U.S. Rep. Mike Conaway told small groups of constituents with whom he met in Early, Bangs and Brownwood on Thursday the health care reform bill that narrowly passed the house last week is “ill-conceived and too expensive” and will “hand to future generations a problem they will never be able to unwind from.”
But, Conaway said, “This bill is a long way from passing.”
Conaway, who represents the 11th District which includes Brown County and a good part of Central and West Texas, was one of 215 in the house who voted against the bill, which a majority of 220 passed.
The house bill, Conaway said, was “a little like two wolves and a sheep voting on what’s for lunch. Now, with the bill in the senate we’re going to begin to see the debate play out.”
Conaway said his issues with the 2,000 page bill approved by the house were that “it is an abrupt and manipulative change.” However, he added, “It’s not enough to be against something, if you can’t replace it with something that’s an improvement.”
And Conaway said a second plan he and others preferred was a 218-page document which placed greater emphasis on tort reform, allowed for the purchase of insurance across state lines and dealt with pre-existing conditions.
“Immigration doesn’t hold a candle to health care right now,” Conaway said, shaking his head. “We have estimated that if the bill passes, it will cost this country 5 1/2 million jobs. When you have a bill that is 2,000 pages long, people don’t trust the writing on the paper.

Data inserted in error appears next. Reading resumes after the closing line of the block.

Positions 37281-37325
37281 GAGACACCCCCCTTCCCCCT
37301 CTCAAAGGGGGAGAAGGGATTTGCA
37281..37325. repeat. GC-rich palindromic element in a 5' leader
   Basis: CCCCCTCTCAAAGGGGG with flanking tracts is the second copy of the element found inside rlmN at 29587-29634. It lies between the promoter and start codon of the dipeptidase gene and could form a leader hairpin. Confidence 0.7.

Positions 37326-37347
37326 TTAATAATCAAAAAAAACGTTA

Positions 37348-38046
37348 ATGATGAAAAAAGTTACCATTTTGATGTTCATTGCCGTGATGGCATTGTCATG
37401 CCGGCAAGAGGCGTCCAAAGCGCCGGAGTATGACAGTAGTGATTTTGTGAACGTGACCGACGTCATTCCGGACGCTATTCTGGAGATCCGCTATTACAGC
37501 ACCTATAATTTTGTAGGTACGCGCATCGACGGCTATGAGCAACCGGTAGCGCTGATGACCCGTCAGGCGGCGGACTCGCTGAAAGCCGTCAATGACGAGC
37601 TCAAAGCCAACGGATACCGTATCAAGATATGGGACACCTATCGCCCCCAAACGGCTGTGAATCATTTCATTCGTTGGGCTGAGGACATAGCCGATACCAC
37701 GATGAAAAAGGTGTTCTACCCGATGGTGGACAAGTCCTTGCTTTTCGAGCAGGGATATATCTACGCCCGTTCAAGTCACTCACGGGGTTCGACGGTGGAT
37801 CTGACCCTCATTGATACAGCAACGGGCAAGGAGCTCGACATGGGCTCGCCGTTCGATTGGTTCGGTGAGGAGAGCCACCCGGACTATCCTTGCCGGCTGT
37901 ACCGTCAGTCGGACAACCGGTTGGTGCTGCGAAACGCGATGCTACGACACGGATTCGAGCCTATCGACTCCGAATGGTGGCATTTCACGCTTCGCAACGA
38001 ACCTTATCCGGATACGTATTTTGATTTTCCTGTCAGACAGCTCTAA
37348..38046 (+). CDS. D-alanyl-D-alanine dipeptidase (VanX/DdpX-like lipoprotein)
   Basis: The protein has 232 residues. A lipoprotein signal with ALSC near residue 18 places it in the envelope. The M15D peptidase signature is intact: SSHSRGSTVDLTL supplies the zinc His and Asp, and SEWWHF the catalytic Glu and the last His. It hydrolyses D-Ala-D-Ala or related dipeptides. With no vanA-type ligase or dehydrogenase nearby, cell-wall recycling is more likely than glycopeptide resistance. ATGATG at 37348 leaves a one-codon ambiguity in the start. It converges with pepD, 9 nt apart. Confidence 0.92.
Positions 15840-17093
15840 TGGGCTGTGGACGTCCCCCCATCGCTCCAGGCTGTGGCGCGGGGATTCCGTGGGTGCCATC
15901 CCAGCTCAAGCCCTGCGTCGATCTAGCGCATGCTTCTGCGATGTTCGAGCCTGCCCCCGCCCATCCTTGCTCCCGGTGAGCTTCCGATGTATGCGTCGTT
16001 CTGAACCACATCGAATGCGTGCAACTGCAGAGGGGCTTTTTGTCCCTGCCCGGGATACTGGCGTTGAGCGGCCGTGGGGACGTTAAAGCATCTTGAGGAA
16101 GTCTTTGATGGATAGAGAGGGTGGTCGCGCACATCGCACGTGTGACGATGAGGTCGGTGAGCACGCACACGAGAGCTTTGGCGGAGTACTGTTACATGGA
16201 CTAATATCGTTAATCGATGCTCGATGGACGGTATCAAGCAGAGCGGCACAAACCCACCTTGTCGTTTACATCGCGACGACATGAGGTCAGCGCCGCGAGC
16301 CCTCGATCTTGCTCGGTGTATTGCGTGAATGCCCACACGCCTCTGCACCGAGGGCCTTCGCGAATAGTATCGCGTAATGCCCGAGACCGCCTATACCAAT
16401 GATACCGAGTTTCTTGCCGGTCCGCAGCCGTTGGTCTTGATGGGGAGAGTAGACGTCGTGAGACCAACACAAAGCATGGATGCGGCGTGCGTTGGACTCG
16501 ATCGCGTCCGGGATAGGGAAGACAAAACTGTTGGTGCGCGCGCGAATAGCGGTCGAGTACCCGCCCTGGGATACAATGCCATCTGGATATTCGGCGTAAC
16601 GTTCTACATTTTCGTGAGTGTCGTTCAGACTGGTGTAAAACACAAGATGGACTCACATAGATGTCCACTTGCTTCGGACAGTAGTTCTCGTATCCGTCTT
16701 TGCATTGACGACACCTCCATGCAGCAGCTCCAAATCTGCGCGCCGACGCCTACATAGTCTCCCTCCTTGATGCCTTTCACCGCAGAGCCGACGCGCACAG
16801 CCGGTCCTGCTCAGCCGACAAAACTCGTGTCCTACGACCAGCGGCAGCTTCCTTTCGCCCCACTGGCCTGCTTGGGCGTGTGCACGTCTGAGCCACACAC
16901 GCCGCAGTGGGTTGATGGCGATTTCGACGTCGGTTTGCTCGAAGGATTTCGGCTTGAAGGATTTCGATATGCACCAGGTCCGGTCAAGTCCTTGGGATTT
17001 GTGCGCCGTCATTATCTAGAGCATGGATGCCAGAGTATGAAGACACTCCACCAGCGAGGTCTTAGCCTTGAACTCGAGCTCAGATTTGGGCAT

“It has become habit to take the future’s money to handle today’s problems, and as a federal government we simply cannot do that any longer.”
Spending about an hour at each of his three Brown County stops on Thursday, Conaway spoke first about health care, then invited questions from the fairly small audience groups. Questions asked ranged from regulations; to the president’s appointments of “czars”; to the economy and bail outs; and to the shooting attack at Fort Hood.
“I don’t think we yet understand the betrayal of someone who is American born, American educated, turning so radical as to take up arms and kill soldiers in uniform on our own military base,” Conaway said.
Though Conaway did not say the name of the suspected killer, Maj. Nidal Hasan, the congressman did stress that since the suspect will apparently survive his injuries, as a “true Jihadist, he will brag about it. He will confess which means we will have him. He won’t get off.”
Conaway also told the groups of having gone to Fort Hood on Friday, the day after the shootings, and the day the 13 victims’ flag-draped coffins were transported from Fort Hood to Dover Air Force Base, where the bodies of the fallen will be autopsied and prepared for burial.
Each of the 13 coffins were taken from a hearse down a long runway bordered by “at least 300 soldiers,” Conaway said. Three honor guards escorted each casket, marching slowly and ceremoniously beside it to the C-17, which is a giant cargo aircraft.
“The last of the 13 took the exact same amount of time as the first,” Conaway said.
After the 13th coffin had been loaded on the aircraft, Conaway was one of a small group to go aboard.
“I was crying, by then,” Conaway said. “To see those 13 flag-draped coffins; to think a little more than 24 hours before these had been men and women planning their weekends, doing their jobs. One woman was pregnant; one man was going to his kid’s soccer game on Saturday; that these things were taken away from them by the heinous acts of someone worshiping a god that does not exist …
“That scene will be forever etched in my mind.”
Bulletin staff writer Rick Phelps contributed to this report.